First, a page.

The Principles of International Commercial Contracts 2016 (most frequently referred to as UNIDROIT Principles and often also referred to as PICC) is a set of 211 rules for international contracts. They have been drawn up since 1984 by an international working group of the inter-governmental organization UNIDROIT, and they were ratified by its Council representing 64 governments of member states.

As soft law, these principles help harmonize international commercial contract law by providing rules supplementing international instruments like the CISG and even national laws. Most importantly in private practice, they offer a neutral contractual regime which the parties can choose, either by incorporation into their contracts (in whole or in parts), or by a straightforward choice of the UNIDROIT Principles (e.g. “This contract is governed by the UNIDROIT Principles of International Commercial Contracts 2016”; in practice such a clause is often combined with an arbitration clause).

The UNIDROIT Principles were first released in 1994, with enlarged editions published in 2004, 2010, and most recently in 2016 (including issues related to long-term contracts). Established with an international mind-set, they address many issues on which national legislators do not concentrate, such as foreign-currency set-off or hardship. Practitioners who use the principles describe them as a state-of-the art tool which is particularly useful when parties from different legal systems desire to agree on a neutral contractual regime. International law firm networks have an increasing number of committees concentrating on promoting the use of the UNIDROIT Principles in practice (e.g. the International Bar Association; Primerus Society of Law Firms).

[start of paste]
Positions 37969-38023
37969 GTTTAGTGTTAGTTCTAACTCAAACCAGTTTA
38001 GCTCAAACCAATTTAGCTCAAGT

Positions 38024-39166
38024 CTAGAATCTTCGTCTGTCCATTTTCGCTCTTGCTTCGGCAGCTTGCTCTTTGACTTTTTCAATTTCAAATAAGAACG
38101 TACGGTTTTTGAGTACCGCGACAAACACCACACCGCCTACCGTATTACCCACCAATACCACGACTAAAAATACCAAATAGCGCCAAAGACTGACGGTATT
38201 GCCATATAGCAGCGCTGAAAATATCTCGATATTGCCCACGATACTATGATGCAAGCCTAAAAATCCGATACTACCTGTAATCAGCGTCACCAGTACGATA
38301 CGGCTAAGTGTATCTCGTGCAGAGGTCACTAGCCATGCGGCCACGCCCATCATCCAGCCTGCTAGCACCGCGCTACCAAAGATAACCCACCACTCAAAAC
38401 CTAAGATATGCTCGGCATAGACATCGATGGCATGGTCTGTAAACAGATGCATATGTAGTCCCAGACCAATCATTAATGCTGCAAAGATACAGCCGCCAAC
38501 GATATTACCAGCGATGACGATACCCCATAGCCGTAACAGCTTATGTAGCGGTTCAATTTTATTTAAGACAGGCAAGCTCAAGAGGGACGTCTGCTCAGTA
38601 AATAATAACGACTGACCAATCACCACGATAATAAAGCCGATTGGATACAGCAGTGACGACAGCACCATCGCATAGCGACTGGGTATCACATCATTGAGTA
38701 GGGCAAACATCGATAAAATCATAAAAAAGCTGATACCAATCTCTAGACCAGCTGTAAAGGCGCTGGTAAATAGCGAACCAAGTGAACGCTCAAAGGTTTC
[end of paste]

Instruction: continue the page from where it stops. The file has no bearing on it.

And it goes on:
See also


  1. ^ "Oxford University Press". OUP. Retrieved 9 April 2016.